Of the 560 candidates the BJP, the Congress, the Aam Aadmi Party (AAP), and the All India Majlis-e-Ittehadul Muslimeen (AIMIM) have fielded in the coming Assembly elections in Gujarat, only 40 are women. Seventeen of them are from the BJP, 14 from the Congress, seven are AAP nominees, and two of the AIMIM’s 14 candidates are women.
Though more women are in the fray this time, compared to 22 in 2017 and 33 a decade ago, women still comprise a small percentage of the candidates of major parties BJP (9.4 per cent) and Congress (7.7 per cent). The two parties had reduced the number of women candidates in 2017 — the BJP from 19 women nominees to 12 and the Congress from 14 to 10 — compared to five years earlier. This was reflected in the decrease in the number of women legislators in the Assembly from 16 in 2012 to 13 in 2017. All 13 were from the Congress and the BJP.
Despite their low number, the success rate of woman nominees from the BJP and the Congress remained high in the last Assembly election as 59 per cent of 22 woman candidates from the two parties won. In 2012, the success rate was 51 per cent.
Gujarat Pradesh Mahila Congress president Jenny Thummar told The Indian Express, “I was expecting at least 35 tickets for women out of 182 total candidates from the Congress.”
With “winnability” taking precedence and several other factors at play, Thummar said the number of women candidates was not at all justified by the parties.
“A total of 92 women in their written requests had asked for tickets. But it depends on surveys, caste equations, and area equations based on which the decision is taken by the high command,” said Thummar, 39, who is the former president of the Amreli district panchayat and the wife of the Congress’s incumbent MLA from Lathi Virji Thummar.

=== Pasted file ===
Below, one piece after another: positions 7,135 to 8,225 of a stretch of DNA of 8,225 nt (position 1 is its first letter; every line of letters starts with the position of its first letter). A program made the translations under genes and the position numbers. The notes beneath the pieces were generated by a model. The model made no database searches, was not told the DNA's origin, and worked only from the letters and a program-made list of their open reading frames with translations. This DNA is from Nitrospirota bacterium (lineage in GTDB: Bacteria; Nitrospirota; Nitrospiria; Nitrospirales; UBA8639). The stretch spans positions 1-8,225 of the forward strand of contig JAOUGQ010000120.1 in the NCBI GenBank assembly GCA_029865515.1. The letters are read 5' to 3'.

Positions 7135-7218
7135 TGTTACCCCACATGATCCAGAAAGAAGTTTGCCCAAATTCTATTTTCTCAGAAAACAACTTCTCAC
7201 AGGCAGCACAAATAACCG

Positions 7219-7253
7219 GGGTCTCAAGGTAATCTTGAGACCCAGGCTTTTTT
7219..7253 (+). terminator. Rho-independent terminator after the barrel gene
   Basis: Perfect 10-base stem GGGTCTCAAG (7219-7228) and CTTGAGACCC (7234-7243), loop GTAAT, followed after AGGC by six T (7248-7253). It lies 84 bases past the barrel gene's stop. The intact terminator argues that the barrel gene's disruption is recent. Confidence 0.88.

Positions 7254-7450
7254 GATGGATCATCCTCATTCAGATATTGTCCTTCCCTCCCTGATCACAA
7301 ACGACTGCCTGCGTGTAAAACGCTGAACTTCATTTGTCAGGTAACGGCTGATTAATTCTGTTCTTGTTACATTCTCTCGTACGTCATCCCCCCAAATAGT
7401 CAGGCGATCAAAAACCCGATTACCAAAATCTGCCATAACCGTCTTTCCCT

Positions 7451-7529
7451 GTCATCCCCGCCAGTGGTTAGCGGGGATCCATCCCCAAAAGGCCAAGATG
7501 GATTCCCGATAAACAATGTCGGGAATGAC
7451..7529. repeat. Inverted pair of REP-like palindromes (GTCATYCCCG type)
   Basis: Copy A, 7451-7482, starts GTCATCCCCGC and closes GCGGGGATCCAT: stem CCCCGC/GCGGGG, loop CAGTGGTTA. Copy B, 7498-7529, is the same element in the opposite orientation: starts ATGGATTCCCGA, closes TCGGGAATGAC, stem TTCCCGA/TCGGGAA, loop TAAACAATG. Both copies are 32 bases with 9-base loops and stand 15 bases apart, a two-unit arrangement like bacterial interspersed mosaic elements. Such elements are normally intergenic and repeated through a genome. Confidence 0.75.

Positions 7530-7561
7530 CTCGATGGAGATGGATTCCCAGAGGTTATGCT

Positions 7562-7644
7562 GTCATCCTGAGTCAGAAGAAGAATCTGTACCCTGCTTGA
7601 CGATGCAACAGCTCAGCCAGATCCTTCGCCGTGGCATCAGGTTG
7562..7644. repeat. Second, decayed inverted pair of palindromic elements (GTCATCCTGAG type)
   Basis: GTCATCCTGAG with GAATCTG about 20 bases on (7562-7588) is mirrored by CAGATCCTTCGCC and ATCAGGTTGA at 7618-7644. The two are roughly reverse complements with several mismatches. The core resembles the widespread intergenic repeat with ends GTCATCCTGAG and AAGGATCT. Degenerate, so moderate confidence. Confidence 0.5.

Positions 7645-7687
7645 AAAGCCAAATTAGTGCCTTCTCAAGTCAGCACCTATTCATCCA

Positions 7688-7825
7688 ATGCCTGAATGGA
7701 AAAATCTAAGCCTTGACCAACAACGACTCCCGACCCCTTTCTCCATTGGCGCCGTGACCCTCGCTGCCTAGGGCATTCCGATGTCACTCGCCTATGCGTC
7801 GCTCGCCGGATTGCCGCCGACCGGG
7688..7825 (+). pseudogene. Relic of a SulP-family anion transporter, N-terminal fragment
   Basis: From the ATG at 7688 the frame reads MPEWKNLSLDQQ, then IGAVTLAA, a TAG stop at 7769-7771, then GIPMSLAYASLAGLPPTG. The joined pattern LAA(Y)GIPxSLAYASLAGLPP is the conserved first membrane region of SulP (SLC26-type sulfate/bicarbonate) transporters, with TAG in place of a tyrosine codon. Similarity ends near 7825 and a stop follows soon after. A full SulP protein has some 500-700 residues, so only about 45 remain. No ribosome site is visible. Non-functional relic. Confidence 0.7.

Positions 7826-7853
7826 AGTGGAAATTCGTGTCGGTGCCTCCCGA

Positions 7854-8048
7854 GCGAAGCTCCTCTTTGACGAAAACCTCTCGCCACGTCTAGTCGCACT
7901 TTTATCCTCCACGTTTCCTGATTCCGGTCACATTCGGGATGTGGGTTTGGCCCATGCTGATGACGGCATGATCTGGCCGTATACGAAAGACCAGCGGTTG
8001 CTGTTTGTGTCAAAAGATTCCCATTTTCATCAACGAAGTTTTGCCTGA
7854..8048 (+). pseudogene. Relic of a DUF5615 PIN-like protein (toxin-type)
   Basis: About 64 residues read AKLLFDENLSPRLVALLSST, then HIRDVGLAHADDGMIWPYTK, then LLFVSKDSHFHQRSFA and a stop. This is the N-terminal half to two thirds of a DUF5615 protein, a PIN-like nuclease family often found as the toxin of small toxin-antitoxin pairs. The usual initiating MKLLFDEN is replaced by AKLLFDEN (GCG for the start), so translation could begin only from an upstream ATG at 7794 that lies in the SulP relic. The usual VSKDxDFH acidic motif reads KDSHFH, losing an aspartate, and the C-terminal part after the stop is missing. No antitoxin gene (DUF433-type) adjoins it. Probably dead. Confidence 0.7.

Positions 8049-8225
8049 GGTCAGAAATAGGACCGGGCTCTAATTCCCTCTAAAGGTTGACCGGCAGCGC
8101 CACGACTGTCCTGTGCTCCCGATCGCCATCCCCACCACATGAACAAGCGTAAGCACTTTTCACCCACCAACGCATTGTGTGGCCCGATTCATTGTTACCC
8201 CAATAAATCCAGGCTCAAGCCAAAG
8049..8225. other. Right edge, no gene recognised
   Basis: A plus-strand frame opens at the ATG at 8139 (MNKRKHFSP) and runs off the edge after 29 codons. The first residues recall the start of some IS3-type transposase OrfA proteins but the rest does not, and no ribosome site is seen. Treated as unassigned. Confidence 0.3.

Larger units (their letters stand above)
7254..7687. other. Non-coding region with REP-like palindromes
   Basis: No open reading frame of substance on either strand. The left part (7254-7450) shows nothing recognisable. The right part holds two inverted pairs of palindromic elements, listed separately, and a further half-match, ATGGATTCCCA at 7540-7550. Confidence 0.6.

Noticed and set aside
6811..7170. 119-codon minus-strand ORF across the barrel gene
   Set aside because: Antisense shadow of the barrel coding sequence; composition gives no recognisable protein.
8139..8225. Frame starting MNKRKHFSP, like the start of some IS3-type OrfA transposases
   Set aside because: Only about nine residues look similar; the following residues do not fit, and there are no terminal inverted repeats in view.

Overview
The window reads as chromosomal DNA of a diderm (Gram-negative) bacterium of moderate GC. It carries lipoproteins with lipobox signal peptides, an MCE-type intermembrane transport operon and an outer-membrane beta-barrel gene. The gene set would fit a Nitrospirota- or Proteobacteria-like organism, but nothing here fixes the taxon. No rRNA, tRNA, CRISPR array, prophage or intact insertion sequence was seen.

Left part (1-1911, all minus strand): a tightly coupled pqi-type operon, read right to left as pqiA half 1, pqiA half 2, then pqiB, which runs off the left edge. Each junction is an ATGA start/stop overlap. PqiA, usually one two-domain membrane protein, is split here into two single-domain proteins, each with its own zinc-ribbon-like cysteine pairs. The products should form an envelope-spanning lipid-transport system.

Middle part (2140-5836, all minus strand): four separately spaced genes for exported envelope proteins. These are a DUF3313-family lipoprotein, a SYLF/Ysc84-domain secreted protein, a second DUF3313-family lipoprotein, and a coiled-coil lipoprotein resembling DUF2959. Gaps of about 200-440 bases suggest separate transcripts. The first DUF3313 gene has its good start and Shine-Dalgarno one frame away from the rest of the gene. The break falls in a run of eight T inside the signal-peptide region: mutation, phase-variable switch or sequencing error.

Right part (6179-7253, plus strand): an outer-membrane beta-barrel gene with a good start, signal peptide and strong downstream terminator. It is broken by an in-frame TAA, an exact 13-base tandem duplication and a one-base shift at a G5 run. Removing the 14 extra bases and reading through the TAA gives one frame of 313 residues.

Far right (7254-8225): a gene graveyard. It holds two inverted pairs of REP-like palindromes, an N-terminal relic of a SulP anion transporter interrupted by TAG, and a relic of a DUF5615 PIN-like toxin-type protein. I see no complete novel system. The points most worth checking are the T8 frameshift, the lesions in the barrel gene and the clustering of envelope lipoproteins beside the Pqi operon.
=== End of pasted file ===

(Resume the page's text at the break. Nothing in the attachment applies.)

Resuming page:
Meanwhile, the BJP initially fielded Jignaben Pandya from Wadhwan constituency in Surendranagar but just before the nomination process for the first phase closed last week, she was replaced with Jagdish Makwana.
Even though the BJP has won Wadhwan since 1990, the party replaced its candidate at the last minute because of the party’s efforts to balance caste equations. Pandya is a Brahmin while Makwana is from the Dalwadi or Sathwara community that is categorised under Other Backward Classes (OBCs). The Sathwaras are found mainly in the districts of Jamnagar, Bhavnagar, Surendranagar, and Junagadh.
“The BJP has lost 13 seats where Dalwadis or the Sathwara community is dominant. In Surendranagar district alone, the community is a deciding factor in Wadhwan and Dhrangadhra,” said a BJP insider.
BJP state vice-president Varshaben Doshi accompanied Pandya to the party headquarters in Gandhinagar as the former candidate submitted a letter declining to contest. She claimed gender was not an issue in this case. Doshi was the sitting MLA from Wadhwan when she was replaced by Dhanjibhai Patel (Makson) ahead of the contest five years ago.
Defending the party, Doshi told The Indian Express, “There are several factors that come into play while deciding a candidate’s name. BJP is the party that not only gave tickets but appointed three of the nine (women) who won the elections in 2017 as ministers and Vidhan Sabha Speaker. Even in the organisation, appointing a woman as vice president is a big thing for a political party.”
But Thummar accused the ruling party of not trusting its women workers even in “safe” constituencies. “The Congress is fighting to come to power but the BJP which is already in power could have taken a risk by fielding women candidates. It is very sad that on the safe seats in urban areas too they did not take the risk.”
BJP state Mahila Morcha general secretary Veena Prajapati disagreed. “Whatever the party decides is good. There is 50 per cent reservation for women in urban local bodies and our women are content and happy,” she said.
Disagreeing with Prajapati, Rajya Sabha MP Amee Yajnik, who has been fielded by the Congress from Ghatlodia against Chief Minister Bhupendra Patel and the AAP’s Vijay Patel, told The Indian Express, “Political parties look at the winnability factor of a candidate. Women empowerment in politics is very challenging. Though this has changed over the years, there should be more representation of women. especially in politics where they can be strong policymakers. There should be some kind of acceptability by society. Rather than thinking about why she is contesting, it should be, ‘why not?’ Society should be encouraging too.”